Of course, one of the early messianic passages that was used by Christians was Psalm 110:1-4. In this passage that the Messiah is an (1) an eternal office holder, and (2) a Melchizedeck priest-king. In other words, the Messiah is after the order of Melchizedeck but he exercises his office after the pattern of Aaron. In Gen. 14:1-17, wee see the story of Melchizedeck who was a king of Salem. Melchizedeck brought forth bread and wine and blessed Abraham, telling Abraham he owed his military victory to God. The word Melchizedeck is derived from “melchi,” which means “king” and “zedek’ which means “righteousness.” Therefore, Melchizedeck means “king of righteousness.”

In Isaiah 42:1-7 it is evident that the Messiah is supposed to be a light to the Gentiles. Of course Matthew picked up on this theme in Matt.12: 15-21. Just as Israel’s calling was to go beyond it’s own borders, the Messiah’s mission was to not only reach the lost sheep of the house of Israel (Matt. 10:6), but the Gentile nations as well. Since Israel’s call was to be a light to the nations and the Messiah is the ideal representative of his people, it is no surprise that the He has the same role. Statistically, more Gentiles have come to faith in Jesus and continue to do so every day. These prophecies are still being fulfilled on a daily basis. This is why it is imperative to read all the messianic passages about the Messiah.

Targum Isaiah 42:1-4 reads, “Behold my servant, I will bring him near, my chosen whom my Memra is pleased; I will put my Holy Spirit upon him, he will reveal my judgment to the peoples, He will not cry or call or lift up his voice outside. The poor who are like a bruised reed he will not break, and the needy who are like a dimly burning wick he will not quench; he will bring forth judgment for his truth. He will not tire or be weary till he has established judgment in the earth; and islands wait for his law.” (Bruce Chilton, trans. And ed. 1987. The Isaiah Targum. ArBib 11. Wilmington, DE: Glazier). Note: The Aramic Targums employed the term “Memra” that translates into Greek as “Logos.”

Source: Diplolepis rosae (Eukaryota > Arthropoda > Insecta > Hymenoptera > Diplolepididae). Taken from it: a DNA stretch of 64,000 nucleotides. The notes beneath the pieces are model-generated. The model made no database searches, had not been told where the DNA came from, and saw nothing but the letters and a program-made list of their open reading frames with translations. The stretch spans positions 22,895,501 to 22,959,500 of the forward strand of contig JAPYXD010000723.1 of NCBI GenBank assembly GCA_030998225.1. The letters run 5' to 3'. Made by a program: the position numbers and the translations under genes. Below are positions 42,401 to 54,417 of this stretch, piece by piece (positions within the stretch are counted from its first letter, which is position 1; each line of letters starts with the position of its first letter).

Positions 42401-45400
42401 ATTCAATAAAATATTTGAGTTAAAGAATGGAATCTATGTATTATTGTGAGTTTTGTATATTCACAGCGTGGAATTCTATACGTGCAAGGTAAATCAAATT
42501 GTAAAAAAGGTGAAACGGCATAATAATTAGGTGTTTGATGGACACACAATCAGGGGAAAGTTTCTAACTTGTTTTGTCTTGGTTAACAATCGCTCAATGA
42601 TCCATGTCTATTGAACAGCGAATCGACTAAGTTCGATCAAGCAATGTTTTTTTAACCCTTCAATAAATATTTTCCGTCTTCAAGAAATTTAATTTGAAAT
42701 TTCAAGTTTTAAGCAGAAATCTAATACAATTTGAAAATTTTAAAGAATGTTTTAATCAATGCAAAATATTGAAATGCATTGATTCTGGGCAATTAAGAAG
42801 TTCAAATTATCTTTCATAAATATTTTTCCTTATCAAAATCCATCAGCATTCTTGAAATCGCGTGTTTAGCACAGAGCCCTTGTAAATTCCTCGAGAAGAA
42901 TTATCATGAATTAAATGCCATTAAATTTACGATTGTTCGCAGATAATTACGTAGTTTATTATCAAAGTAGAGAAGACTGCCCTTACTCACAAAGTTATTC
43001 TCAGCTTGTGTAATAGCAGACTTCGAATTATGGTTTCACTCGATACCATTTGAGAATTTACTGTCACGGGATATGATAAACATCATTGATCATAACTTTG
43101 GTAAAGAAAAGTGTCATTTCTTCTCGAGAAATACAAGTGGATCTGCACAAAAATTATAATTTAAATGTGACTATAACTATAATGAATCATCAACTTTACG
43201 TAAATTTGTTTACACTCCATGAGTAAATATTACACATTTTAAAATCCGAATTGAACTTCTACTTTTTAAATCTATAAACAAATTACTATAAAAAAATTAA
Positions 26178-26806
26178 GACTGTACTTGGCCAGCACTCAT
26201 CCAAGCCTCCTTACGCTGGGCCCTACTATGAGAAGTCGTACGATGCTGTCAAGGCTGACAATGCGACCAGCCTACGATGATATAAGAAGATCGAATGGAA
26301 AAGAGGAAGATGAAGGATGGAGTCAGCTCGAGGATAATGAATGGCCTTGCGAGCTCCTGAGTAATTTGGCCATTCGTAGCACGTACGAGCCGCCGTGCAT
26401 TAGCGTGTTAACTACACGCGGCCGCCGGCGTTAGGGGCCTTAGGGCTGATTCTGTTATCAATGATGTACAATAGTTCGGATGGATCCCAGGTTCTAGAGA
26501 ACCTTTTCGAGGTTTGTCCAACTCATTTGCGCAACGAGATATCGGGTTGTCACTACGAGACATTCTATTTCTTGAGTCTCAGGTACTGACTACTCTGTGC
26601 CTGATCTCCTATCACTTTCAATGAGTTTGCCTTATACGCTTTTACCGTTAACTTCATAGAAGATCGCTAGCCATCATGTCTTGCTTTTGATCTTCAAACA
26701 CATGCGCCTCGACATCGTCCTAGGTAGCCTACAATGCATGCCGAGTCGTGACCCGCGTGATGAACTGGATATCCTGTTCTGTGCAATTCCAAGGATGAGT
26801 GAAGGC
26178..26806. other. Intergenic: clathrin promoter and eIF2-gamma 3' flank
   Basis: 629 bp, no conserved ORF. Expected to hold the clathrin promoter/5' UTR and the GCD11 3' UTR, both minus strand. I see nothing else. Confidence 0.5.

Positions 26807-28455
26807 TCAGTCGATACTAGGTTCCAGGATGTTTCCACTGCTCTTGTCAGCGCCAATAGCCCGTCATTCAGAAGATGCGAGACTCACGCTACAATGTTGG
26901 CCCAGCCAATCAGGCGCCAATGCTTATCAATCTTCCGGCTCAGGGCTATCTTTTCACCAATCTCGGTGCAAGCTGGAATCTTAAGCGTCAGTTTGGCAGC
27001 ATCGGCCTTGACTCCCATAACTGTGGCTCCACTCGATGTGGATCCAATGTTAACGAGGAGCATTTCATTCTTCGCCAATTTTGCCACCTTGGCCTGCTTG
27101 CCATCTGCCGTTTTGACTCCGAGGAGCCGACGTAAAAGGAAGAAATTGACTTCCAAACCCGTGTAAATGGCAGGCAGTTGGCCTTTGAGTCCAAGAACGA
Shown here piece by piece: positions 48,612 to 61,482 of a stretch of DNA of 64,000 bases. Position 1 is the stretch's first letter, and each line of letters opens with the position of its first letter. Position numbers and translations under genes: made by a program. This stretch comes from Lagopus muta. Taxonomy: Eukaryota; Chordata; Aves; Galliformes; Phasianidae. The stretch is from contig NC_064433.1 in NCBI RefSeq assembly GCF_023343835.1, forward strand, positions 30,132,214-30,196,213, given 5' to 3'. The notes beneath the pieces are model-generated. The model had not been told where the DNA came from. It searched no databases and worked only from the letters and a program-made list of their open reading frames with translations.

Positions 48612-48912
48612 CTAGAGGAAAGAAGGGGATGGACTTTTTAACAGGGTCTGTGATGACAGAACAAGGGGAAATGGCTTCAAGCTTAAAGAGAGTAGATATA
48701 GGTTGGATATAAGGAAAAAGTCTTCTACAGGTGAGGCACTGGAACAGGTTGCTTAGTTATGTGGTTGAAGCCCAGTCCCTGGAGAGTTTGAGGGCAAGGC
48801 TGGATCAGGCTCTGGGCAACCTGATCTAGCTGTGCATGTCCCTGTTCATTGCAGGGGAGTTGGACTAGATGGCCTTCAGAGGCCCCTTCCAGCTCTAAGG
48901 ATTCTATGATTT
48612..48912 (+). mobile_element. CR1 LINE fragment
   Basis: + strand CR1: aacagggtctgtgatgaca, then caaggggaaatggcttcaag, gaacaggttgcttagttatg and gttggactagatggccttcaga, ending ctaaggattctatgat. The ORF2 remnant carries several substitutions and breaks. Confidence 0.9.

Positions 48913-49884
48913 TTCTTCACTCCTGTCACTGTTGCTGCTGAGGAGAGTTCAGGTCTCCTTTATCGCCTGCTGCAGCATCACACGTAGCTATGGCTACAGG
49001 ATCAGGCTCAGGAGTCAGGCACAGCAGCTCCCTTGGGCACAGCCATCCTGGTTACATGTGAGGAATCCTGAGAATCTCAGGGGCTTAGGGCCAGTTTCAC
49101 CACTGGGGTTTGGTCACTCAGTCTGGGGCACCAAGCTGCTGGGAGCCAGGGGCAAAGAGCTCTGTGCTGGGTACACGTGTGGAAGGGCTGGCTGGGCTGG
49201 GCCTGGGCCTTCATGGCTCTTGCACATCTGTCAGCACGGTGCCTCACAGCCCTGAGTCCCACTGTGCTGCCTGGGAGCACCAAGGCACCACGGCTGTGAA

The Hasidic Jewish students were unfamiliar with this issue. They clearly thought the Messiah was only supposed to fulfill His role to Israel by fulfilling the Maimonides messianic description. In relation to the Messiah being a light to the nations, we should take some advice from Paul. Since the Apostle Paul was a Pharisee, he was raised in the Jewish Scriptures. For Paul, the coming King that was promised in the Jewish Scriptures was to be a descendant of David. As Paul says in Romans 1: 1-4, “Paul, a bond-servant of Christ Jesus, called as an apostle, set apart for the gospel of God, which He promised beforehand through His prophets in the holy Scriptures, concerning His Son, who was born of a descendant of David according to the flesh, who was declared the Son of God with power by the resurrection from the dead, according to the Spirit of holiness, Jesus Christ our Lord.”

Paul realized since Jesus fulfills the Jewish predictions about the Messiah, he has the responsibility to call the nations to acknowledge Jesus as the Messiah by saying, “through whom we have received grace and apostleship to bring about the obedience of faith among all the Gentiles for His name's sake.” Paul understood that Jesus had to be not only the king of Israel, but the king of the entire world when he states in Romans 10:12, “For there is no distinction between Jew and Greek; for the same Lord is Lord of all, abounding in riches for all who call on Him.”

Jesus and the Kingdom
Biblical scholar J. Julius Scott Jr. has noted that in the ancient world, “kingdom” referred to “lordship,” “rule,” “reign,” or “sovereignty,” rather than simply a geographical location. Scott asserts “sovereignty (or rule) of God” would be a better translation than “kingdom of God,” since such a translation denotes God’s sphere or influence or control and includes any person or group who, regardless of their location, acknowledge His sovereignty (8). Jesus offered the political, earthly, aspect of the kingdom of God to Israel (as seen in Matt. 4-12), and they rejected it. A good study of this issue isMatt. 12: 22-45 which discusses the issue of the Jewish leadership attributing Jesus’ miracles to Beelzebul. While some biblical scholars disagree about the nature of the kingdom, we do see as change in Matt. 13. Jesus went on to tell of a mystery form of the kingdom (Matt. 13:11) that is taking place between His first and Second Coming.